Editorial: Improving access

Last week, Connecticut took an important step in making the right to vote accessible to more people by embarking on a statewide online voter registration system.

Already in Wilton several new voters have taken advantage of the process and the registrars of voters office reports it has worked seamlessly.

This new system will make the first hurdle to casting a ballot — registration — that much easier to surmount.

While registering for the first time is seen as a rite of passage by many, including 18-year-olds and new citizens, it can be a challenge for those who work or are away at school when town offices are open or who lack the means to get to town hall. This is especially true for those who live in Connecticut’s cities and larger towns. While there is a mail-in process, that has its pitfalls as well.

Using the Internet also simplifies the process for people who simply want to make a change to their registration. Perhaps they want to align with a political party so they may participate in a primary. Or maybe they just need to register a change of address.

The online process does not just involve filling out a form. Potential voters must have a driver’s license, learner’s permit or non-driver ID on file with the state motor vehicle department. They must also meet other eligibility requirements.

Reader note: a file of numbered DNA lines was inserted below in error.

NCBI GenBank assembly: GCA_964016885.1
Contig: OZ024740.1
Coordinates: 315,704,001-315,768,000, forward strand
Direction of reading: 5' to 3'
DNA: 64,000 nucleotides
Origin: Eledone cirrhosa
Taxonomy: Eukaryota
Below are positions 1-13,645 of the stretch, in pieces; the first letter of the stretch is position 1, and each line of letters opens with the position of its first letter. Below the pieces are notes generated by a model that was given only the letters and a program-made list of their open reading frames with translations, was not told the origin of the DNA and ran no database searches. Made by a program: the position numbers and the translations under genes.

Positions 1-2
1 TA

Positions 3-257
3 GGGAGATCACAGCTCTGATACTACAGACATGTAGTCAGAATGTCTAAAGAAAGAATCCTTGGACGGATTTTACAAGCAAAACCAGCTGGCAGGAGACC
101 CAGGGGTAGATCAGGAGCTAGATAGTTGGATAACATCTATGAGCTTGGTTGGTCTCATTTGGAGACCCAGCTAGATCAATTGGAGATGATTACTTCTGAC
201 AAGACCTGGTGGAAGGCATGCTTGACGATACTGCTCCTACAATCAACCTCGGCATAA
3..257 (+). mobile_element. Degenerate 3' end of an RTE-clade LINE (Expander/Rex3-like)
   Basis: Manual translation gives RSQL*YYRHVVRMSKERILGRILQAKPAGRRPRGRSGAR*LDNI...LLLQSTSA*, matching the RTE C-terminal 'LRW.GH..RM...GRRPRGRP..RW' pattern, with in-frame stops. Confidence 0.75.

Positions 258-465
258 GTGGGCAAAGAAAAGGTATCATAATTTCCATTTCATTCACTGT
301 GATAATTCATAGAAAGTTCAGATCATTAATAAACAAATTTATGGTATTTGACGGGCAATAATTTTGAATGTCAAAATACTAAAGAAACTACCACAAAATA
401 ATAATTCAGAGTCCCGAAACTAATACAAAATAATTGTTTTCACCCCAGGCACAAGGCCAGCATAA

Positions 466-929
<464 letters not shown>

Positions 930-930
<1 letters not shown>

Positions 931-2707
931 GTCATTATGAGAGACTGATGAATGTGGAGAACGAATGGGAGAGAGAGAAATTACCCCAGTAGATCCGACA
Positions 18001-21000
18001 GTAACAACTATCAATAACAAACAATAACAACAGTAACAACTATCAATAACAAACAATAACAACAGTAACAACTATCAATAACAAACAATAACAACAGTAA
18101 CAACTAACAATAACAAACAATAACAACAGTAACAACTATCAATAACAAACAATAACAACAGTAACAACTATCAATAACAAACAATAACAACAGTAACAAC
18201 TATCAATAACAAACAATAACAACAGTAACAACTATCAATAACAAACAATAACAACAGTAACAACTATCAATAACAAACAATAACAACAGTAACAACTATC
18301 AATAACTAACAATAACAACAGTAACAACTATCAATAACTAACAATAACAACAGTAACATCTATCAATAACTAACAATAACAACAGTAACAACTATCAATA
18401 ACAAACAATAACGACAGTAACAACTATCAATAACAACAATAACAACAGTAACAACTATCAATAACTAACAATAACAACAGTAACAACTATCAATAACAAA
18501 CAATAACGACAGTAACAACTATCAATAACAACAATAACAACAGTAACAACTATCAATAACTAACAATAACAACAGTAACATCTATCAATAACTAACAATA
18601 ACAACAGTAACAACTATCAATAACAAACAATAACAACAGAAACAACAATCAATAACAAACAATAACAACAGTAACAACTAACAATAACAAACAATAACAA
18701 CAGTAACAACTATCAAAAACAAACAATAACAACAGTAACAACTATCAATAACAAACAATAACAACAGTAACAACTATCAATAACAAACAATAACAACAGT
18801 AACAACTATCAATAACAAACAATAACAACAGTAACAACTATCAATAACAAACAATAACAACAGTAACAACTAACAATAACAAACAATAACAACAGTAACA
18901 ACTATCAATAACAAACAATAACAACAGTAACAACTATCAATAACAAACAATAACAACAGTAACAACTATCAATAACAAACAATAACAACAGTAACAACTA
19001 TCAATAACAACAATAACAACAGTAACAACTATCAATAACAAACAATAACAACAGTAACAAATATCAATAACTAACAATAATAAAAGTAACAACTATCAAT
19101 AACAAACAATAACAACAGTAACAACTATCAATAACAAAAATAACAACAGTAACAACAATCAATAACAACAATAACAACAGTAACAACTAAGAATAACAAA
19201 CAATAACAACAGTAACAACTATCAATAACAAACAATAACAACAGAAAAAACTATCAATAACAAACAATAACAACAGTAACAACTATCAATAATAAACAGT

Online voter registration is not new. Arizona pioneered the paperless process in 2002. As of this month, 15 states offer online registration and four more have passed legislation but have yet to implement the process, according to the National Conference of State Legislatures (NCSL).

With proper data encryption, the system will be secure from hacking. As for making sure you are who you say you are, the online form requires registrants to fill out their driver’s license or non-driver ID number. This information is then captured electronically from the Department of Motor Vehicles and the registrant’s signature appears on the form. The online form is transferred to the secretary of the state’s office and shortly thereafter appears in the registrars’ inbox.

When voters go to their polling place, they must present identification that shows name and address, name and signature or name and photo, helping to ensure voter verification.

The online process also helps cut down on errors that can result from handwritten mail-in forms that may be difficult for registrars to decipher. This actually results in making it more difficult to ensure voting privileges if an application is imperfect in any way.

Online registration is a long way from online voting. There are many — including all three of Wilton’s state legislators — who oppose casting ballots via the Internet for now. But online registration is a good move for Connecticut.